* Infant mortality: Our children are twice as likely as white children to die before their first birthday. For each 1000 black babies born in the United States, nineteen die by age one, compared with eight of 1000 white babies. That pattern has existed for more than forty years.

* Cancer: African Americans develop cancer about 10 percent more often than the general population, and our mortality rates are 20 to 40 percent higher. One of the key reasons for our poor mortality rate is that our cancer is often undetected until it reaches a more advanced-and less curable-stage. At each stage of discovery, African Americans don't do as well as their white counterparts. Our overall poor diet also plays a major role in our high cancer rate.

* Addiction: African Americans accounted for 39 percent of the doing abuse- related emergency room visits reported to the Drug Abuse Warning Network of the National Institute on Drug Abuse in 1988. Fully 70 to 75 percent of the nation's 2 to 2 million heroin addicts are black.

These numbers can be numbing, but, as we have seen time and again through our work with African Americans, such statistics are more than abstractions: They represent real people. Every day patients enter our offices with illnesses and medical conditions that can-and should-be prevented or controlled.

Some studies have actually estimated that at least 75,000 African Americans die each year of manageable diseases. In 1985, the U.S. Department of Health and Human Services released The Report of the Secretary's Task Force on Black and Minority Health, an eight-volume work based on the federal government's study of the health status of American minority groups. These reports documented what had been presumed for a long time: The gap in health status between white and black Americans was very significant. This led the secretary to conclude that more than 60,000 excess deaths occurred per year for blacks compared to the general population. (Follow-up research found that the number had jumped to 75,000 deaths by 1993.) While researchers have proved that being African American brings myriad health problems with it, the most significant question for the individual becomes, What can I do about it?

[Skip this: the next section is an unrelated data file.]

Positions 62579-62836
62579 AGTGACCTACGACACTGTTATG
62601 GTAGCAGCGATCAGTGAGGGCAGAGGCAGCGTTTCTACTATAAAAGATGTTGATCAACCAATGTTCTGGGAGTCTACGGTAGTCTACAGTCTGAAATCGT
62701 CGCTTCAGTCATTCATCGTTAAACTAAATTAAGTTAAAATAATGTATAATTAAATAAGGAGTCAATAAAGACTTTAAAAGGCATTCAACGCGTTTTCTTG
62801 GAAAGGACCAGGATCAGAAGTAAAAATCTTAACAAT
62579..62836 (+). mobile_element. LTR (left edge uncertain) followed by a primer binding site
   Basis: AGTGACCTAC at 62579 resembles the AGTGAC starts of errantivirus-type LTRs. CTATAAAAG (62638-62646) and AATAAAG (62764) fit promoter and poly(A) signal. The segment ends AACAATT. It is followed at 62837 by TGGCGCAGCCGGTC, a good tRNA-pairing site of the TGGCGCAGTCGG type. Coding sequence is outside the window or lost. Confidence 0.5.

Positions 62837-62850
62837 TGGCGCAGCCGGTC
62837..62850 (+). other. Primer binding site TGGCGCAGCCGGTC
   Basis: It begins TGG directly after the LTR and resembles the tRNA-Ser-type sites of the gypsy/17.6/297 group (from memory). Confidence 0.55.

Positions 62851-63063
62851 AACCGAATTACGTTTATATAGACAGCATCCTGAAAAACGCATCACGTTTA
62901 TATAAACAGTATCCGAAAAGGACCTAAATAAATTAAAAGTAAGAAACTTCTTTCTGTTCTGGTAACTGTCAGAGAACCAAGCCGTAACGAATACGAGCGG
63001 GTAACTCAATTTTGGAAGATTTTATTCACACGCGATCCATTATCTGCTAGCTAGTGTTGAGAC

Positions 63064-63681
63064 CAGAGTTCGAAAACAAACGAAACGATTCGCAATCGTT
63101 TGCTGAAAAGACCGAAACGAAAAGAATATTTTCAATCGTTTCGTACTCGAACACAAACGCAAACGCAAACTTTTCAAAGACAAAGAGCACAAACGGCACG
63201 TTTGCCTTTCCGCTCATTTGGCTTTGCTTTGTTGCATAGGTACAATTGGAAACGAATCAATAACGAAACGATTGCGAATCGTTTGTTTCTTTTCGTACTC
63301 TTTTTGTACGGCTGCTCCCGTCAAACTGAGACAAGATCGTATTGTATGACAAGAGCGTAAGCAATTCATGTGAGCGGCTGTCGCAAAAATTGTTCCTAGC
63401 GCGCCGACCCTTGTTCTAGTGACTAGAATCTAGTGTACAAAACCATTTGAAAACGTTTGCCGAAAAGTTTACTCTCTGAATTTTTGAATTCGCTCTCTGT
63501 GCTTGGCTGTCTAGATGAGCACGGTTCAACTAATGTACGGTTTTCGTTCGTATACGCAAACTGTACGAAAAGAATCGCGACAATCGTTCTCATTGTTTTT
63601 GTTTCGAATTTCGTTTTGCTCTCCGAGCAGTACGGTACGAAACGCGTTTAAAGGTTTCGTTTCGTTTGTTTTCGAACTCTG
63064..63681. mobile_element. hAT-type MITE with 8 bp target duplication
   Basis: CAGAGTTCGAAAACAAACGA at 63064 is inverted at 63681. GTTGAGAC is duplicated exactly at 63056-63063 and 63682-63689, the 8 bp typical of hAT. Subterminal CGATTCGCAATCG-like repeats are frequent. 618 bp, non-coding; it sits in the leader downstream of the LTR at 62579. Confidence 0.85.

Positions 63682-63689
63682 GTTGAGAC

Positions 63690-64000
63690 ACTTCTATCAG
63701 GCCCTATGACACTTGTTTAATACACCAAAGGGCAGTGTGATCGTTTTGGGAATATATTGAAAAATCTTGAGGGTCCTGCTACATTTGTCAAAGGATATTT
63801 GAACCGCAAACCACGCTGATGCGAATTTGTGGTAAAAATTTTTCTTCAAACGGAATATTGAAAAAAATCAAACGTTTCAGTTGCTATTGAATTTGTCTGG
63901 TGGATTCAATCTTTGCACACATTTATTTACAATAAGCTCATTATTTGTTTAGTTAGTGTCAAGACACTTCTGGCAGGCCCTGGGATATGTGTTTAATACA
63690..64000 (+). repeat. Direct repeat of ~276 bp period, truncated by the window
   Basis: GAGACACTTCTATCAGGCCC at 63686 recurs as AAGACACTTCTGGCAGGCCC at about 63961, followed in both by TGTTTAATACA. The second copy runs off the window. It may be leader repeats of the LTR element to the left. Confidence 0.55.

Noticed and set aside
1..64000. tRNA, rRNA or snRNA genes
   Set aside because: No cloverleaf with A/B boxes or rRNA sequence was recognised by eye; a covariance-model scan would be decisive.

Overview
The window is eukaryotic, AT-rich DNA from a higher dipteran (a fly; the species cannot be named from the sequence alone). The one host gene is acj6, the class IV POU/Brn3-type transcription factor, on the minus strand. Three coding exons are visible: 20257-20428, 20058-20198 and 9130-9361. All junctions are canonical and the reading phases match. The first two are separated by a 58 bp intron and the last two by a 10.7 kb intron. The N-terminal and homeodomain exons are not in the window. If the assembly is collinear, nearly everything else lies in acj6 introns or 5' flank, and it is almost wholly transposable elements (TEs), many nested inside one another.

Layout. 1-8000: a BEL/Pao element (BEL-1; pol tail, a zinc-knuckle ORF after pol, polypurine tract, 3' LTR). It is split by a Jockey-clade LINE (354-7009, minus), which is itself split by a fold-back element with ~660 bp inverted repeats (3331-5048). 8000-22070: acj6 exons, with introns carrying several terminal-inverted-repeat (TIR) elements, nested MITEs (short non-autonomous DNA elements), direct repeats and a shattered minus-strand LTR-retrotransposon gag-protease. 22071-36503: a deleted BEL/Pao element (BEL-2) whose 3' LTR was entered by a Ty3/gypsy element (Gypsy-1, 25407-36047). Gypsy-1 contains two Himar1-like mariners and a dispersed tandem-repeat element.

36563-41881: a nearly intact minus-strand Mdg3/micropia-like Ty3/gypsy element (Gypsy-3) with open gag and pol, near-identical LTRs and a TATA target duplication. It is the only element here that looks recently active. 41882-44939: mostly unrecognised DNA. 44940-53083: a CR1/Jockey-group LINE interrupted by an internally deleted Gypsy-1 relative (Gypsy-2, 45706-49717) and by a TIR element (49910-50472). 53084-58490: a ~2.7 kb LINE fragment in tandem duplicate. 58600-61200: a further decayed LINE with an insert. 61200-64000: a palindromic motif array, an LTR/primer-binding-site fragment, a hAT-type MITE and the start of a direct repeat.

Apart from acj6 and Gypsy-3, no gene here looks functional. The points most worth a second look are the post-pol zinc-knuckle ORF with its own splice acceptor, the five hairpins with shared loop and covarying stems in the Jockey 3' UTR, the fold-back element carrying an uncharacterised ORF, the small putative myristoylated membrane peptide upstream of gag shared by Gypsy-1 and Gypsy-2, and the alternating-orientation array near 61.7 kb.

Fortunately, you can change the odds-and perhaps even beat the odds-by taking care of yourself. However, we have found that in the past twenty-five years or so, the lifestyles of blacks in this country have actually become more unhealthy. African Americans tend to exercise less and eat more junk foods than we used to; we drink sugared soda rather than pure water; we structure our lives so that we have many stresses and few avenues to relieve that stress.

While the current health statistics look depressing, we believe that if we don't take better care of ourselves, African Americans (as well as people of other races) will soon experience an epidemic of cancer, fibromyalgia, chronic fatigue, and other degenerative diseases. It's inevitable: The years of unhealthy living will someday take their toll on people now in their thirties and forties. Such comments, of course, apply to the population in general. As an individual, you have the ability to make healthy food choices, to exercise regularly, to practice stress reduction techniques, and to improve your overall lifestyle.